How to Cure the YIPS and Make More Putts

Years ago, legendary golfer Tommy Armor had a bad day putting and regrettably lead him to coin the infamous and notorious word, YIPS.   Since then, YIPS have cursed golfers!   YIPS will make any golfer tremble and shake when trying to make a short putt.    Wikipedia describes YIPS as “losing fine motor skills and psychological focus issue that impact(s). . . muscle memory and decision making of the player. . . .”     Truthfully, most golfers will confess that psychological factors dominate and drive the loss of their fine motor control. 

Usually, the typical golfer grips the putter in the same way that he grips all of the other clubs in the bag.  However, after unfortunately succumbing to the YIPS, many of these ordinary golfers try more unconventional gripping of the putter to change the mechanics of putting.   Some of the changes could include the following: 

  • cross handed gripping
  •  claw gripping 
  •  reverse position of dominant hand when gripping
  •  separation of hands while gripping putter
  •  anchoring the putter with one hand and stroking with other hand
  •  use a longer putter to make it easier for more upright putting
  •  use a shorter putter to help the more hunched over golfer 

Some violate the cardinal rule of golf, “Keep your eye on the ball.”    They may choose to close their eyes or lock their eyes on the hole rather than on the putter and ball during the putt.                                 

Changing the putting setup routine will help some golfers cope with the YIPS anxiety.  However, when the golfer addresses the ball, the rubber meets the road!   Then, the golfer is confronted with that fearful task of actually aiming and stroking the putt.   Somewhere in that moment, about 1.2 seconds, between aiming and stroking the ball, the golfer with YIPS loses their hand motor control and all too frequently misses a “give me” putt.   What caused this split second putting nightmare?   Why do they lose focus?   What causes the golfer to flinch?  The answer, could it be a BLACK and WHITE issue?

It has long been known that a monochromatic image does little to help the viewer maintain individual focus.  Most of us would agree that a watching black and white TV images do not have the same viewer appeal as watching today’s colored TV images.   Currently, almost every golf putter available has either a black or white centerline.  Those putters with a white    Golf Ball and Traditional White Centerline  centerline, offer little visual contrast between the white centerline with a white golf ball.   Conversely, the opacity of the black centerline aligned with the white golf ball fails to stimulate the senses.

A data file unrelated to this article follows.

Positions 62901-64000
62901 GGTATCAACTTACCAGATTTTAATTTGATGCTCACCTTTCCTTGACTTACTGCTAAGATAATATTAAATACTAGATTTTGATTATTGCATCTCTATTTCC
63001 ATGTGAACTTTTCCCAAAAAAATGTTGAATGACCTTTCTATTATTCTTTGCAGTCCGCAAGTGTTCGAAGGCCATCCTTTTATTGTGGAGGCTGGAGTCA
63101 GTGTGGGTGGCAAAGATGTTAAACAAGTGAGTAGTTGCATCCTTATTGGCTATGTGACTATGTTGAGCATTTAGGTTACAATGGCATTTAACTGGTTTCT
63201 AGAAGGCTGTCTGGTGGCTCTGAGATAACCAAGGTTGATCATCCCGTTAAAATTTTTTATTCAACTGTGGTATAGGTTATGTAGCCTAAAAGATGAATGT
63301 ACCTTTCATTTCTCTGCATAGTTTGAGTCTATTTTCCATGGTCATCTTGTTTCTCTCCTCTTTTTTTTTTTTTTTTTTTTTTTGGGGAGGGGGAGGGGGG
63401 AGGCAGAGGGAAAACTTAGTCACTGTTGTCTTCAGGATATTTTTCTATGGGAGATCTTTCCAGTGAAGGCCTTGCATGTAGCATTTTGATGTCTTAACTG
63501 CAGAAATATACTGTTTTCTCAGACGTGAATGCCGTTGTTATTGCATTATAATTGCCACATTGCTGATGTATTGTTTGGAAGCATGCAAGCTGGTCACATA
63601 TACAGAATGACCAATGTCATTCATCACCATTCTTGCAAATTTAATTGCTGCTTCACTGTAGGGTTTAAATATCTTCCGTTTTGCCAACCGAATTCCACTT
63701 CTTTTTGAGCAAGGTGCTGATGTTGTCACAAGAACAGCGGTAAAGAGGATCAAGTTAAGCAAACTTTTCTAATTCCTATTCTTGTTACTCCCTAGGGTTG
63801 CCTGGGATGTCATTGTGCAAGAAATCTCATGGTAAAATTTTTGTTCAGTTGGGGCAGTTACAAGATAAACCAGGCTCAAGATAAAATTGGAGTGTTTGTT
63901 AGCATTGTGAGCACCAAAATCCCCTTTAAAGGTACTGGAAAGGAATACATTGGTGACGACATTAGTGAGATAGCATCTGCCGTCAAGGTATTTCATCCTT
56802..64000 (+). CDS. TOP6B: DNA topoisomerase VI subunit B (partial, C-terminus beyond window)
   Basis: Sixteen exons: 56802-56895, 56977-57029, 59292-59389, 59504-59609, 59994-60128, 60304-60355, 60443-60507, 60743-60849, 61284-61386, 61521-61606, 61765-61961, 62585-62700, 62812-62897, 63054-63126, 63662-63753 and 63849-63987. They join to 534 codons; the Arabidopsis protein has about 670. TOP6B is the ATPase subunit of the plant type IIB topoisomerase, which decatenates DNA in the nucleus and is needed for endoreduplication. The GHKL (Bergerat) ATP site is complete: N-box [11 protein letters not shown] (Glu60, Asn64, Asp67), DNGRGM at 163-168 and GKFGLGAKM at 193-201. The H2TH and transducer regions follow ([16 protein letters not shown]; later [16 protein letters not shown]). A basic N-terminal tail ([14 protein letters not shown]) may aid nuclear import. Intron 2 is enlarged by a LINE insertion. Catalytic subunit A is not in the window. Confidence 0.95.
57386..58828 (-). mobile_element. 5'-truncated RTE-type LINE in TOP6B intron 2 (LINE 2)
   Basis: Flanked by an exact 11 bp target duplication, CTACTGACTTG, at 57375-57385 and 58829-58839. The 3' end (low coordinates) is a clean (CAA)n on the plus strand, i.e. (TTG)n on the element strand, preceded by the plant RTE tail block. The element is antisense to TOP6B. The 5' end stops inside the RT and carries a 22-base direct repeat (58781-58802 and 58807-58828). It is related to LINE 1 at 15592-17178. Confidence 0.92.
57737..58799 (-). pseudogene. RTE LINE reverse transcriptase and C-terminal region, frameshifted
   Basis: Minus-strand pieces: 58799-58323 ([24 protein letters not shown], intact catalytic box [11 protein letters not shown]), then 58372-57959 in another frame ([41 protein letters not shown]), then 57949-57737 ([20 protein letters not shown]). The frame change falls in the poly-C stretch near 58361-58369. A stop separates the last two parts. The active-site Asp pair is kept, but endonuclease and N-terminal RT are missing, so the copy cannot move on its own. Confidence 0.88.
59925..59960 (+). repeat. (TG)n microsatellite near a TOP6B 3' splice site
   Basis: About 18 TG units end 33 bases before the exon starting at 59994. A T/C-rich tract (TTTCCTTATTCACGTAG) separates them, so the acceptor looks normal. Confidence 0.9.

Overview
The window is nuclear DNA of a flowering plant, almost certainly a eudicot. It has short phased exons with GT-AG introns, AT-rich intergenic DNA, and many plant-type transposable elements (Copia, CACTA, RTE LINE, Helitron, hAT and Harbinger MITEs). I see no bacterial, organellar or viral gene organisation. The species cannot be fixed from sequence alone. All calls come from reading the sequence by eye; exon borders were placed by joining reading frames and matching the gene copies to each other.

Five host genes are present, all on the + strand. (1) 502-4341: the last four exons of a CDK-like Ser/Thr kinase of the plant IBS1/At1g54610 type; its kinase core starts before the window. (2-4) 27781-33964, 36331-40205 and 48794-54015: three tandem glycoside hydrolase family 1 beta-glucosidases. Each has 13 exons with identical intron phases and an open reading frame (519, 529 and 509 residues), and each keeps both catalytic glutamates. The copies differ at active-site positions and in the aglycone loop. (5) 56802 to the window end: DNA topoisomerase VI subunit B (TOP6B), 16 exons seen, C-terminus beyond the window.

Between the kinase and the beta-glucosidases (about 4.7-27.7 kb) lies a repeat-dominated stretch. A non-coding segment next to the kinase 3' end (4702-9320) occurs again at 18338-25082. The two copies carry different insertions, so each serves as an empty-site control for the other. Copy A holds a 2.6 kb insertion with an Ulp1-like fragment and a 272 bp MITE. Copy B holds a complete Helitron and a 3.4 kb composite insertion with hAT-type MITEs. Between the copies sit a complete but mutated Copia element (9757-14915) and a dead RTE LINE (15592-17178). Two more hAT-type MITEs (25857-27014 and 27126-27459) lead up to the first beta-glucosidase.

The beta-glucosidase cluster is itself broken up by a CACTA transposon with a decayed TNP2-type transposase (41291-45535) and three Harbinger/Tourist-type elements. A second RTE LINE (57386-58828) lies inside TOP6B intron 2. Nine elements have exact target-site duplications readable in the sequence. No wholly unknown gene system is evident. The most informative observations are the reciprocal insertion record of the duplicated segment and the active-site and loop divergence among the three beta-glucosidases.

Think about target shooting.  This sport has been dramatically changed by use of a laser gun sight.   The laser sight overcomes the limited contrast issue between the black gun tip sight and the black and white target bullseye. The laser pointer projects

Golf Ball and Luminous Centerline  a red spot on the target’s bullseye which can stimulate the senses and help hold the shooter’s focus.   By holding the focus, it is significantly easier for the shooter to hold the weapon steady and hit the target. 

Similarly, the golfer can improve their aiming and centerline contact by concentrating on a contrasting colored spot on the golf ball.     AcuAim Golf’s conforming putter, with a luminous centerline, improves aiming and   projects an eye-catching halo on the ball.   Because the ball is a sphere, the red halo is projected on a point closest to the ball that aligns perfectly with the center of the ball the sweet spot of the putter.    Compare the different versions of our putter’s name, AcuAim Golf and AcuAim Golf.   In the latter version, notice the red word Aim commands and holds your attention.   It is much easier focus your attention on the Aim than the surrounding black lettering on the white paper.   Similarly, the red halo that is projected on the golf ball will hold the attention of the golfer.   For the golfer with YIPS, the focus on the ball is immediate and integral to better executing the putt. 

Tommy Armor had a bad day putting, he lost his confidence and was forevermore anxious about the next putt.    He had the infamous YIPS.   Aiming uncertainty created anxiety.   Anxiety fostered stress.   Stress disrupts the stroke tempo.  Starting with aim uncertainty, the golfer rapidly losses control of putt process.  To disrupt the YIPS sequence and become a confident putter, aiming uncertainty needs to end.   AcuAim Golf’s next generation of putters will help derail and end for the golfer the YIPS curse.

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